Document Type

Conference Paper

Date of this Version



Suggested Citation:
Mangharam, R. and Saba, A. (2011). Anytime Algorithms for GPU Architectures. IEEE Real-Time Systems Symposium (IEEE RTSS) 2011. November 29 - December 2, 2011 Vienna, Austria.

©2011 IEEE. Personal use of this material is permitted. However, permission to reprint/republish this material for advertising or promotional purposes or for creating new collective works for resale or redistribution to servers or lists, or to reuse any copyrighted component of this work in other works must be obtained from the IEEE.


Most algorithms are run-to-completion and provide one answer upon completion and no answer if interrupted before completion. On the other hand, anytime algorithms have a monotonic increasing utility with the length of execution time. Our investigation focuses on the development of time-bounded anytime algorithms on Graphics Processing Units (GPUs) to trade-off the quality of output with execution time. Given a time-varying workload, the algorithm continually measures its progress and the remaining contract time to decide its execution pathway and select system resources required to maximize the quality of the result. To exploit the quality-time tradeoff, the focus is on the construction, instrumentation, on-line measurement and decision making of algorithms capable of efficiently managing GPU resources. We demonstrate this with a Parallel A* routing algorithm on a CUDA-enabled GPU. The algorithm execution time and resource usage is described in terms of CUDA kernels constructed at design-time. At runtime, the algorithm selects a subset of kernels and composes them to maximize the quality for the remaining contract time. We demonstrate the feedback-control between the GPU-CPU to achieve controllable computation tardiness by throttling request admissions and the processing precision. As a case study, we have implemented AutoMatrix, a GPU-based vehicle traffic simulator for real-time congestion management which scales up to 16 million vehicles on a US street map. This is an early effort to enable imprecise and approximate real-time computation on parallel architectures for stream-based timebounded applications such as traffic congestion prediction and route allocation for large transportation networks.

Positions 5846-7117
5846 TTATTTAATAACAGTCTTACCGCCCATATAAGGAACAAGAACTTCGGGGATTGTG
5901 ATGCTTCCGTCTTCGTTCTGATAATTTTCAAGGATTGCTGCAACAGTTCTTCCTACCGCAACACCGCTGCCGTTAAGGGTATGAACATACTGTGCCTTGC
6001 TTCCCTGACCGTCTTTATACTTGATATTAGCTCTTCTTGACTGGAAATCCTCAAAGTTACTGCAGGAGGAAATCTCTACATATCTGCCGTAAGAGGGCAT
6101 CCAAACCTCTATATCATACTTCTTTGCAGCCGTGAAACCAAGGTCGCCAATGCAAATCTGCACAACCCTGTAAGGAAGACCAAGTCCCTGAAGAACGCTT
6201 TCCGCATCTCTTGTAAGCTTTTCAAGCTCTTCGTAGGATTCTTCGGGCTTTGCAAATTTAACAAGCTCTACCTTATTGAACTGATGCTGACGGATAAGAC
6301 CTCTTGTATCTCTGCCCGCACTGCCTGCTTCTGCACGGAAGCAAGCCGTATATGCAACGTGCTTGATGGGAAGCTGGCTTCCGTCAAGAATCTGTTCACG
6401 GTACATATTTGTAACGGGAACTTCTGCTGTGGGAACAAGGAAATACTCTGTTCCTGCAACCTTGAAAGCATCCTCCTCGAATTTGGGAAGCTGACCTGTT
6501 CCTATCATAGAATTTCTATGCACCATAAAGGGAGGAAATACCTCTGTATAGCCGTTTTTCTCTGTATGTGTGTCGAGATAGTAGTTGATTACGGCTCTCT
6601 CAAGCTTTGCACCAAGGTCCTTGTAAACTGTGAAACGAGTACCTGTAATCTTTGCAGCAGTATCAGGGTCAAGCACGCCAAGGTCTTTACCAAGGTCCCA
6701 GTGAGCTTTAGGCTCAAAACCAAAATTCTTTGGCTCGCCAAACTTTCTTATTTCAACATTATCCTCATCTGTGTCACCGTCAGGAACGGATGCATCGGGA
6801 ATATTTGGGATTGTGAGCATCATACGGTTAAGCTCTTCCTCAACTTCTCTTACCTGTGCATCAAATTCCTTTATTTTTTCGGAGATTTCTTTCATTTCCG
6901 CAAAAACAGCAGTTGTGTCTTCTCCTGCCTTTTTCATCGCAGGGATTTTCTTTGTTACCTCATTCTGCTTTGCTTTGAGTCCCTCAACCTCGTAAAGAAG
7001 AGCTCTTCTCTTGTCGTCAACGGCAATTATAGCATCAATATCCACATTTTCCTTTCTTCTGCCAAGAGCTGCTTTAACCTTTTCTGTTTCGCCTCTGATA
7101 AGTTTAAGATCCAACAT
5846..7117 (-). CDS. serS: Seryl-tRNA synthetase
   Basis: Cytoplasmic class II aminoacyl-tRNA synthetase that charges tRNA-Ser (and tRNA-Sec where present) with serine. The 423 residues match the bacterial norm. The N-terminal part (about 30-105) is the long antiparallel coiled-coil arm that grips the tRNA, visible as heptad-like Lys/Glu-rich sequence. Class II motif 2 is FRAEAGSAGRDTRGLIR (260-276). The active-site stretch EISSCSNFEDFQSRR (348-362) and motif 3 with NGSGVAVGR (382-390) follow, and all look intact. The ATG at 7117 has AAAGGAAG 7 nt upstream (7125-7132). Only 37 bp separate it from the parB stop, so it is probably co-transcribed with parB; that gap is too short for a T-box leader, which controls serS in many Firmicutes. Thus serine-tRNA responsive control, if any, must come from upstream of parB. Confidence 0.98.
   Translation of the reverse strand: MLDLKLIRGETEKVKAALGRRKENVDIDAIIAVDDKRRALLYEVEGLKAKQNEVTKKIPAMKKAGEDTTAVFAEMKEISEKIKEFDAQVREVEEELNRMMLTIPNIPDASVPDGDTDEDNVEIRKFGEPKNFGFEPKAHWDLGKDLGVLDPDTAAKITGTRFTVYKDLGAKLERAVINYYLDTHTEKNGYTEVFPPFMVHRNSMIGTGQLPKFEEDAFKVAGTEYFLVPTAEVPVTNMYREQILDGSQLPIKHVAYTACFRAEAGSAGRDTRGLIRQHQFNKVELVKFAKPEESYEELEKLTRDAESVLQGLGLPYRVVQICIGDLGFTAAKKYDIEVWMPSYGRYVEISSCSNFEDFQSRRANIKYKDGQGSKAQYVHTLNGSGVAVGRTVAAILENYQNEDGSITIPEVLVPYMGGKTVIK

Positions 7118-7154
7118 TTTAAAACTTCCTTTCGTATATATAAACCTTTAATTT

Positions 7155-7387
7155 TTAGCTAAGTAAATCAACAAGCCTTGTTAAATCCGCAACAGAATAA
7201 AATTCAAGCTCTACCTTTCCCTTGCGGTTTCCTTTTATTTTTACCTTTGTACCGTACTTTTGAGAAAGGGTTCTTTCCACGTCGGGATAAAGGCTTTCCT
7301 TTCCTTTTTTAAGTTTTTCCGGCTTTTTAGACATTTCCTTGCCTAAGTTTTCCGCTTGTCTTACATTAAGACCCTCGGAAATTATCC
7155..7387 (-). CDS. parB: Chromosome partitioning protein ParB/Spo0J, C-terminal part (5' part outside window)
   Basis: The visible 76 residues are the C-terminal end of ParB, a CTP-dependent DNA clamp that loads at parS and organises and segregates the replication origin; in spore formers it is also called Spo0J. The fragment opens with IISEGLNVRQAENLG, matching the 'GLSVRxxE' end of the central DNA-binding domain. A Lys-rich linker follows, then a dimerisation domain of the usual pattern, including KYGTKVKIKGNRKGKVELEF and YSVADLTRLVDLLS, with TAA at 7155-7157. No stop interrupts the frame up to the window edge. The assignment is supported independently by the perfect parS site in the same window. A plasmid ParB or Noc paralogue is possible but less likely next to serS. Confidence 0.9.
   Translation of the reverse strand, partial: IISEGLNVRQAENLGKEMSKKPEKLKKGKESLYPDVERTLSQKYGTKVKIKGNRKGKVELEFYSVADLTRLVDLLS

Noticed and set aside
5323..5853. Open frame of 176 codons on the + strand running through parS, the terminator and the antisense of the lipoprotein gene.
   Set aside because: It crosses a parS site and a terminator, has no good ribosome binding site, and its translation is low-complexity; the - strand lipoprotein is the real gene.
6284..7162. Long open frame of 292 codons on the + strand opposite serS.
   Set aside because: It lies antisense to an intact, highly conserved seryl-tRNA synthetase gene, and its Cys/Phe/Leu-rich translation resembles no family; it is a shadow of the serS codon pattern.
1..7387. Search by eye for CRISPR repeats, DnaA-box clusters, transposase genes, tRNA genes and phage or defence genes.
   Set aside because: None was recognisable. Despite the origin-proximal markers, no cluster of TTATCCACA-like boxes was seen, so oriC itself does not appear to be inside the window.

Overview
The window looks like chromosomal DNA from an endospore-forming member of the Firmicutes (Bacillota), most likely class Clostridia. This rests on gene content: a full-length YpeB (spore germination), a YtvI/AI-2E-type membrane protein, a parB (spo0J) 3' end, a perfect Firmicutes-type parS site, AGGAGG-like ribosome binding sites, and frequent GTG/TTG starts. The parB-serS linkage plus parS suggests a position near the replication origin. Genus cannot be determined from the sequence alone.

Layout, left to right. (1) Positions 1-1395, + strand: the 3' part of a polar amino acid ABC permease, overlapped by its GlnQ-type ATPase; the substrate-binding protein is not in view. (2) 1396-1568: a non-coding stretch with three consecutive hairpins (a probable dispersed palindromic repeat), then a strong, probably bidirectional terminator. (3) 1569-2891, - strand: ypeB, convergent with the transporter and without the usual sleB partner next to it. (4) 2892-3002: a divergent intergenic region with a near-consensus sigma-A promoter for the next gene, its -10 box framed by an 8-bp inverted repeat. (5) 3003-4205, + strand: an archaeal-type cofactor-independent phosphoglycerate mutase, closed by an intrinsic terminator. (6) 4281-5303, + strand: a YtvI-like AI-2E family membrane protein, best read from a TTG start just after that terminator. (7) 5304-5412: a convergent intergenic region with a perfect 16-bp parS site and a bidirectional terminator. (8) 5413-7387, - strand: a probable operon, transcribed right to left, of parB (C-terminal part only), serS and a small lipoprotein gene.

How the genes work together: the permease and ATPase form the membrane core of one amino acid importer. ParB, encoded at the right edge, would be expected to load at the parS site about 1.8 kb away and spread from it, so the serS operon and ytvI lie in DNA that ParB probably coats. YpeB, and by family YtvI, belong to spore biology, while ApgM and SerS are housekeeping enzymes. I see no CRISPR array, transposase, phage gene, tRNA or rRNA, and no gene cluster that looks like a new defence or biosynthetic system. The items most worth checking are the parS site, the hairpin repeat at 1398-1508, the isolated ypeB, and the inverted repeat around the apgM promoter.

Included in

Engineering Commons



Date Posted: 17 November 2011

This document has been peer reviewed.